I have studied the Central Asian economy mainly from a historical perspective. Examples of my work include my doctoral dissertation examining the lives of oasis farmers and semi-agricultural, semi-pastoral tribes in mountainous areas of the Fergana region, which borders Uzbekistan, Kyrgyzstan, and Tajikistan, and how the lives of the local people changed under colonization by the Russian Empire and the policies of the Soviet Union. I subsequently published a book based on my dissertation. I have also conducted research in countries in Central Asia and Russia. For example, I lived for two years in Tashkent, the capital of Uzbekistan, where a large amount of valuable historical materials are stored.
Current research projects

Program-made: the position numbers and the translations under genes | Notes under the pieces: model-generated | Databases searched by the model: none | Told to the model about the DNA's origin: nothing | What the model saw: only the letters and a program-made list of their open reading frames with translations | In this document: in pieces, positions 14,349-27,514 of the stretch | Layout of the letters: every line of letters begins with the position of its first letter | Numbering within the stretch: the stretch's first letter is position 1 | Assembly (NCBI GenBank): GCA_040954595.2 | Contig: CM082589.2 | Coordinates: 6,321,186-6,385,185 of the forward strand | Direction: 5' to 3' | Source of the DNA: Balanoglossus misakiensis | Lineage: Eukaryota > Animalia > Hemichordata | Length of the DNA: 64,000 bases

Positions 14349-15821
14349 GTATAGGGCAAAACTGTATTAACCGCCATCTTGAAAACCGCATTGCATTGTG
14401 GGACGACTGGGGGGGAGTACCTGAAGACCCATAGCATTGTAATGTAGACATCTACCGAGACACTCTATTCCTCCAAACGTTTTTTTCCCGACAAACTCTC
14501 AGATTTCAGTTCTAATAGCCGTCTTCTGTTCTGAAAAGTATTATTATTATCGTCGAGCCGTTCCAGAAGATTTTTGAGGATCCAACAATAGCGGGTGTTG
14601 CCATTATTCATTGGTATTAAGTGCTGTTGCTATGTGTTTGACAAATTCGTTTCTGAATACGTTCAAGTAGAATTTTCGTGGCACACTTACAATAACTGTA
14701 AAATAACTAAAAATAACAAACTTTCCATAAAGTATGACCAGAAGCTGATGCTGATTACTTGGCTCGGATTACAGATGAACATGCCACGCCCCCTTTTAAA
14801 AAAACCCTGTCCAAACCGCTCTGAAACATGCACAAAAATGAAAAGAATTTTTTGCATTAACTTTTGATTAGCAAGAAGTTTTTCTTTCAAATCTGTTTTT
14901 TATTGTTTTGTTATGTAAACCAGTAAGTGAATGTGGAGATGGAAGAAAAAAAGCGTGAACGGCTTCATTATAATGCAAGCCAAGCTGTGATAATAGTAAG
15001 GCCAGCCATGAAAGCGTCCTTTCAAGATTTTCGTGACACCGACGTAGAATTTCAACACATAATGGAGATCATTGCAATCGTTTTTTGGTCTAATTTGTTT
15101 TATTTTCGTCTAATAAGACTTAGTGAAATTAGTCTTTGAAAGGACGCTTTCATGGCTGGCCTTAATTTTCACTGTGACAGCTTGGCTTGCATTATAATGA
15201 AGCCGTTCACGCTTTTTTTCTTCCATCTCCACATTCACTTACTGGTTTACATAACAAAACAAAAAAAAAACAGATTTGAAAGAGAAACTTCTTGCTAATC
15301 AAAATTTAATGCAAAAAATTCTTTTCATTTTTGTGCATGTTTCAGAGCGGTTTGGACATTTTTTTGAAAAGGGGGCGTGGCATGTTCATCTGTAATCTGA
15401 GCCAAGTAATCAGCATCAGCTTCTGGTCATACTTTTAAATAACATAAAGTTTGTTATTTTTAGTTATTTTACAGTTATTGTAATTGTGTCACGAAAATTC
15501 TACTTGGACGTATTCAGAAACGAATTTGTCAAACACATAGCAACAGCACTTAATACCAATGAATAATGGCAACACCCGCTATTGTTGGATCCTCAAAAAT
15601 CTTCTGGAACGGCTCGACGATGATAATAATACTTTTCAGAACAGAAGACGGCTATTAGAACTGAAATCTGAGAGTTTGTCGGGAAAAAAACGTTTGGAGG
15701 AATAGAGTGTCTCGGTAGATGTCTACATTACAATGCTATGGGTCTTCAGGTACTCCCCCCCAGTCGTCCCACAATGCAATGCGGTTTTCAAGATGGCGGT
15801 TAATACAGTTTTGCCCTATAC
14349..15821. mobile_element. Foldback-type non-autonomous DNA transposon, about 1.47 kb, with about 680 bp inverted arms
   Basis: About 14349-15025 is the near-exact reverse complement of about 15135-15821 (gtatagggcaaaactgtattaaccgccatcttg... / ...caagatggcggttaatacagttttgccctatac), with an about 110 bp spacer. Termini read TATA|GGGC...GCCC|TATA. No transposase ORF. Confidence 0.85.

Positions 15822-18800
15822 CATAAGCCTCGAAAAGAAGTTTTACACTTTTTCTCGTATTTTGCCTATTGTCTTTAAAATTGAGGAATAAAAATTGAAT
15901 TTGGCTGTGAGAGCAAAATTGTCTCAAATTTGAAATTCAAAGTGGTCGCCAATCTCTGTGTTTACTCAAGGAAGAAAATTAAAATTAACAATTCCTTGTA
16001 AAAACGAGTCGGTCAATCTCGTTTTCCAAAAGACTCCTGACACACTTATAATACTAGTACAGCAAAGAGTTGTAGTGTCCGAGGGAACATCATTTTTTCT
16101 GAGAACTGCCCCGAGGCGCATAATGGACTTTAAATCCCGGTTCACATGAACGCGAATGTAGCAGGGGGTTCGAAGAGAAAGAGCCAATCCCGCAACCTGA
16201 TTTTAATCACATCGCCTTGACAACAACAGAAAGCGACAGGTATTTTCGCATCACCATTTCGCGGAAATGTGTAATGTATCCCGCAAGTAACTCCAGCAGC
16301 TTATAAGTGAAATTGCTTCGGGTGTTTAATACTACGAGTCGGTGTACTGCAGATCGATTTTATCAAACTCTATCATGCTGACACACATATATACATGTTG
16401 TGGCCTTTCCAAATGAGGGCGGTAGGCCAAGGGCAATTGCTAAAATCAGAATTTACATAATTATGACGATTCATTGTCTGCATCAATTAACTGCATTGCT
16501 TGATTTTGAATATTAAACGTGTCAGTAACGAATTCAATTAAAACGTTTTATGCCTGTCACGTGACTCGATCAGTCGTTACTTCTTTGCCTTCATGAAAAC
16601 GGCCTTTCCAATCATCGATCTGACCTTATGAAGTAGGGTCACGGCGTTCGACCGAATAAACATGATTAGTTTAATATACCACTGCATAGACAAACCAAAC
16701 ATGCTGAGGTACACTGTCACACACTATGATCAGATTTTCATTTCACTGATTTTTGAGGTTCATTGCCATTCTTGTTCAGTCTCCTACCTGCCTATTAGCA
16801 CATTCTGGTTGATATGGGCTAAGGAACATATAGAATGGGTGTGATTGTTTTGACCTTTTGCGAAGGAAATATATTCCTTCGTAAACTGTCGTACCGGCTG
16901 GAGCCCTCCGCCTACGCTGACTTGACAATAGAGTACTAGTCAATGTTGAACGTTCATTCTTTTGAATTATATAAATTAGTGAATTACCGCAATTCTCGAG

In addition to my work on the economic history of the Fergana region, I am presently focusing on the demographic history of Kazakhstan and analyzing the Central Asian economy after the collapse of the Soviet Union, based on remote sensing data. Kazakhstan experienced a severe famine in the early 1930s, which significantly reduced its population. My research focuses on the famine because much about that time remains unknown. I am also conducting research intended to clarify the economic changes that occurred after the collapse of the Soviet Union by comparing information from satellite observations with statistical data on related countries. Although the time periods of these two topics are different, I use a geographic information system, which I have been using for a long time, for both. I believe that the two topics are connected in terms of the role of physical space in economic activities.